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arxiv preprint

Biomedical documents such as Electronic Health Records (EHRs) contain a large amount of information in an unstructured format. The data in EHRs is a hugely valuable resource documenting clinical narratives and decisions, but whilst the text can be easily understood by human doctors it is challenging to use in research and clinical applications. To uncover the potential of biomedical documents we need to extract and structure the information they contain. The task at hand is Named Entity Recognition and Linking (NER+L). The number of entities, ambiguity of words, overlapping and nesting make the biomedical area significantly more difficult than many others. To overcome these difficulties, we have developed the Medical Concept Annotation Tool (MedCAT), an open-source unsupervised approach to NER+L. MedCAT uses unsupervised machine learning to disambiguate entities. It was validated on MIMIC-III (a freely accessible critical care database) and MedMentions (Biomedical papers annotated with mentions from the Unified Medical Language System). In case of NER+L, the comparison with existing tools shows that MedCAT improves the previous best with only unsupervised learning (F1=0.848 vs 0.691 for disease detection; F1=0.710 vs. 0.222 for general concept detection). A qualitative analysis of the vector embeddings learnt by MedCAT shows that it captures latent medical knowledge available in EHRs (MIMIC-III). Unsupervised learning can improve the performance of large scale entity extraction, but it has some limitations when working with only a couple of entities and a small dataset. In that case options are supervised learning or active learning, both of which are supported in MedCAT via the MedCATtrainer extension. Our approach can detect and link millions of different biomedical concepts with state-of-the-art performance, whilst being lightweight, fast and easy to use.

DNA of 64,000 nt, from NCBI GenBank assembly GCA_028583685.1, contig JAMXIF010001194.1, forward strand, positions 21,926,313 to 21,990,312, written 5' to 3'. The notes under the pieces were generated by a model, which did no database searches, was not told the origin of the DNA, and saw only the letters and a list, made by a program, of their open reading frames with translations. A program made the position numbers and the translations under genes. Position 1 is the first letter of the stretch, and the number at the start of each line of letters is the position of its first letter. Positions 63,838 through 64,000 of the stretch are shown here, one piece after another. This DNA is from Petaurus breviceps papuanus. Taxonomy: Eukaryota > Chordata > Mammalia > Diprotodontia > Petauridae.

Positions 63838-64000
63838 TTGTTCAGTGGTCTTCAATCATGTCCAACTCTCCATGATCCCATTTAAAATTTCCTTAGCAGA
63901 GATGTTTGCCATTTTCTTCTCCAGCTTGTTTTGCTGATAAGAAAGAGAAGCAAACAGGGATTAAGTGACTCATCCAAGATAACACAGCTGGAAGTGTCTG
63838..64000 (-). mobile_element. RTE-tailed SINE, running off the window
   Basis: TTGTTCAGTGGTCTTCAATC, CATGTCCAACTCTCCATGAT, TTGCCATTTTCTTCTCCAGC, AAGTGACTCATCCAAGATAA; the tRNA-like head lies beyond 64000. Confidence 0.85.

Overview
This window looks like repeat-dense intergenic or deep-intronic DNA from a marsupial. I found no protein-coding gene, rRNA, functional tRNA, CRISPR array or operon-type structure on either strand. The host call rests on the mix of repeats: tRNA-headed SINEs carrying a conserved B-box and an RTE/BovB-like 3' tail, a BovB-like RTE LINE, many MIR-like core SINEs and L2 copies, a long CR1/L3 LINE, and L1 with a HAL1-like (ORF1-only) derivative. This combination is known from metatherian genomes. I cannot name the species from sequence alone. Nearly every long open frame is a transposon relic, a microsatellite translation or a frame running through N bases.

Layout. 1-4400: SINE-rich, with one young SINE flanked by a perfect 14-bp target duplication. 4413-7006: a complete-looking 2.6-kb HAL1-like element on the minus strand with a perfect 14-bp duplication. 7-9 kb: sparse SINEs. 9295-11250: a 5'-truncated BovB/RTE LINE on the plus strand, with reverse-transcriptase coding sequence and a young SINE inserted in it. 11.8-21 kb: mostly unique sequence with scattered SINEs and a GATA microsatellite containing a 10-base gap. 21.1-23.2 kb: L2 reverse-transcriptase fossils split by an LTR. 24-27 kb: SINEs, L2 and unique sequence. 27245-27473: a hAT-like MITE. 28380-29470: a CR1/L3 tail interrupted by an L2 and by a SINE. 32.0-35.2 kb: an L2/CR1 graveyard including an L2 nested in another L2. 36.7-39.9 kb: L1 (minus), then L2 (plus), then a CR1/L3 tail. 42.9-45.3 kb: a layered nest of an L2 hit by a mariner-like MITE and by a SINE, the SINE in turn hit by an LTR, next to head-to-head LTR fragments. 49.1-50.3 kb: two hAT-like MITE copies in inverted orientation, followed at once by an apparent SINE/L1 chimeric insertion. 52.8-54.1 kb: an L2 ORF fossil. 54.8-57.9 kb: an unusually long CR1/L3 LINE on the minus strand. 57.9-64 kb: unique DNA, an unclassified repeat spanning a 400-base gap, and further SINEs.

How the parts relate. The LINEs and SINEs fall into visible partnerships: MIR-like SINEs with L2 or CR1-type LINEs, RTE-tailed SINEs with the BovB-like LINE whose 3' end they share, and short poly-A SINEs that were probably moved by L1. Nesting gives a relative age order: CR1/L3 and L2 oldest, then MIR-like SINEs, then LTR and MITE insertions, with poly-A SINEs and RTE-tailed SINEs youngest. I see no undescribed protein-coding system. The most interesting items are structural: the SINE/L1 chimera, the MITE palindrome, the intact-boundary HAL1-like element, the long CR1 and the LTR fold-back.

Zeljko Kraljevic, Daniel Bean, Aurelie Mascio, Lukasz Roguski, Amos Folarin, Angus Roberts, Rebecca Bendayan, Richard Dobson

2019-12-18